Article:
Court Battles

Sotomayor issues scathing dissent in Trump travel ban case

Justice Sonia Sotomayor, a member of the Supreme Court's liberal wing, admonished her colleagues on the right in a striking dissent from the court's decision to uphold President Trump's travel ban.

In a scathing dissent on Tuesday, Sotomayor said the court's majority, led by Chief Justice John Roberts, blindly accepted the government's misguided invitation to set aside problematic comments Trump made before and after taking office.

"Ultimately, what began as a policy explicitly 'calling for a total and complete shutdown of Muslims entering the United States' has since morphed into a 'Proclamation' putatively based on national-security concerns," she said. "But this new window dressing cannot conceal an unassailable fact: the words of the President and his advisers create the strong perception that the Proclamation is contaminated by impermissible discriminatory animus against Islam and its followers."

Sotomayor described in detail how Trump pledged on the campaign trail to ban Muslims from entering the U.S. and then criticized the Department of Justice for submitting a "watered down, politically correct version" after the president's first order was struck down by the courts after he took office.

"People, the lawyers and the courts can call it whatever they want, but I am calling it what we need and what it is, a TRAVEL BAN!" Trump tweeted last June.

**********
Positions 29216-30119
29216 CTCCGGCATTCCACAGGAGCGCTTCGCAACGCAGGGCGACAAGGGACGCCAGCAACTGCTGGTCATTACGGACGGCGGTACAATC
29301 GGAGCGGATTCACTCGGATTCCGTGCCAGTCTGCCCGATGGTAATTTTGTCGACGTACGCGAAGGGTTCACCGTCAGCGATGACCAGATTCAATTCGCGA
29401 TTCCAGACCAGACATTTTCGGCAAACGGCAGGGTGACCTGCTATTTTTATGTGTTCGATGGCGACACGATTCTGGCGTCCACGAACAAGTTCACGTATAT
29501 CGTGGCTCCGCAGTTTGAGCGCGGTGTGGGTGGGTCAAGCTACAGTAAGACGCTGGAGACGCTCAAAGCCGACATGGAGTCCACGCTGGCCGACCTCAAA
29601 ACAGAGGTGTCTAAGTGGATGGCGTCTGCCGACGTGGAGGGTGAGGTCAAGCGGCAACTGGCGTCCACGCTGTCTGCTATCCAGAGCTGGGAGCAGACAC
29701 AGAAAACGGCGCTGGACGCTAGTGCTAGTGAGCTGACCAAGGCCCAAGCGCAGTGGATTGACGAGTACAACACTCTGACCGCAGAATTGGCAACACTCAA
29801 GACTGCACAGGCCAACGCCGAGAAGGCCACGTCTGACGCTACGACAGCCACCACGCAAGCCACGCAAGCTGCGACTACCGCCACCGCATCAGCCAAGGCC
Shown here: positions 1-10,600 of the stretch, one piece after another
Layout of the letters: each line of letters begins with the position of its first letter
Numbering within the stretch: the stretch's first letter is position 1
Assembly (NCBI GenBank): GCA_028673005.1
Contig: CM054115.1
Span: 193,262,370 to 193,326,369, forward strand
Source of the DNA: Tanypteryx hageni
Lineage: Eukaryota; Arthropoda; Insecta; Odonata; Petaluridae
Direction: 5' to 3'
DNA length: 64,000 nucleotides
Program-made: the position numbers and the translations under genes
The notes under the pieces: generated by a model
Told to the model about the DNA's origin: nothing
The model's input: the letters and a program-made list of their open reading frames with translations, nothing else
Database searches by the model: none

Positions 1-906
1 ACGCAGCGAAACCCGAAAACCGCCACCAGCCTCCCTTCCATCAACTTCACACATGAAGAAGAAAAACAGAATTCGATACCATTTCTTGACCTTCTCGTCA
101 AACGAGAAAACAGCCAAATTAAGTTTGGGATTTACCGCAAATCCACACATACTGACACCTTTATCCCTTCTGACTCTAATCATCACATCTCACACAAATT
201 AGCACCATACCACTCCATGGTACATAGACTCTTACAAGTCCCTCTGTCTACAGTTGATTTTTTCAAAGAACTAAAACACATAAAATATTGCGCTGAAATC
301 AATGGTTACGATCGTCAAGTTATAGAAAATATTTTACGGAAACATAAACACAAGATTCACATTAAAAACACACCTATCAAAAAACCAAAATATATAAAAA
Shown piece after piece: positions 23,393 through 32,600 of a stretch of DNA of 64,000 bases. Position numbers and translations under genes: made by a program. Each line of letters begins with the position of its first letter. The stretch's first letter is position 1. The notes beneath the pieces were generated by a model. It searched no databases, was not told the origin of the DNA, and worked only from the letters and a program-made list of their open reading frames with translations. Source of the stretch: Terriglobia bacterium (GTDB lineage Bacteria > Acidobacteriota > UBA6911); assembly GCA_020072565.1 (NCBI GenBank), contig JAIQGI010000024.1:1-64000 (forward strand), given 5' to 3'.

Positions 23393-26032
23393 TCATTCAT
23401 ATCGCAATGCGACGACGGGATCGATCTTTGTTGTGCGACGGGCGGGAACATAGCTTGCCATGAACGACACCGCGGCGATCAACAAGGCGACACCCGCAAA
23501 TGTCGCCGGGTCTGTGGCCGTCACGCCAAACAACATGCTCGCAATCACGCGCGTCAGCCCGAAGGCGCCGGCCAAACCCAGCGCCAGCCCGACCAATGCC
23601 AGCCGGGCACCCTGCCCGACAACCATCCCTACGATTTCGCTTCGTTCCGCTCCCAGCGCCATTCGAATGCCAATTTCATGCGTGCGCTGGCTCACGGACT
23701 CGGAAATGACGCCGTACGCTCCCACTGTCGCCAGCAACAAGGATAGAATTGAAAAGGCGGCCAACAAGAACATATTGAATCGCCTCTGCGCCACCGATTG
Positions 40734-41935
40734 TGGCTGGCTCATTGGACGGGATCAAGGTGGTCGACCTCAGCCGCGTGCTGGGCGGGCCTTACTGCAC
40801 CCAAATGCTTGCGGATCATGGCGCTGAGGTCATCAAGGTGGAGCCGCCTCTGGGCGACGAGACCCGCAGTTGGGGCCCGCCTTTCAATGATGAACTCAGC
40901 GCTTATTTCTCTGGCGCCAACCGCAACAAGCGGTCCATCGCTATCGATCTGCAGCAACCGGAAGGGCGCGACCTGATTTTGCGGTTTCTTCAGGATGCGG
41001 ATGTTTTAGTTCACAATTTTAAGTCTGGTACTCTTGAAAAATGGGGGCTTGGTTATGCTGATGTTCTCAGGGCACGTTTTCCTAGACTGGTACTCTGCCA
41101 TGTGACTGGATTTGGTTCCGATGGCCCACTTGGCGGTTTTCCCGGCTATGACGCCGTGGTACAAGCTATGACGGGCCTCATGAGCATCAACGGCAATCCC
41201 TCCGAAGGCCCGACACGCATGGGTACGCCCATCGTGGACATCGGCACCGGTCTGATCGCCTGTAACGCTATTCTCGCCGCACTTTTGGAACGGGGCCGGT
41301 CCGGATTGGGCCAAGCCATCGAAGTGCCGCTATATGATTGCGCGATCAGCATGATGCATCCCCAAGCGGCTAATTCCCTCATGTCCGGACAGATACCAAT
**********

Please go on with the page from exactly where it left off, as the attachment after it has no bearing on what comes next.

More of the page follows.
Sotomayor also said Trump has never disavowed any of his prior statements about Islam.

"Instead, he has continued to make remarks that a reasonable observer would view as an unrelenting attack on the Muslim religion and its followers," she said. "Given President Trump's failure to correct the reasonable perception of his apparent hostility toward the Islamic faith, it is unsurprising that the President's lawyers have, at every step in the lower courts, failed in their attempts to launder the Proclamation of its discriminatory taint."

But in upholding the ban in a 5-4 ruling, Roberts said there was persuasive evidence that ban had a legitimate grounding in national security concerns and the court must accept that independent justification.

The ban, now in its third iteration, restricts nationals from five majority Muslim countries - Iran, Libya, Syria, Somalia and Yemen - from traveling to the U.S. Chad was also originally included, but the White House decided to drop it from the list in April.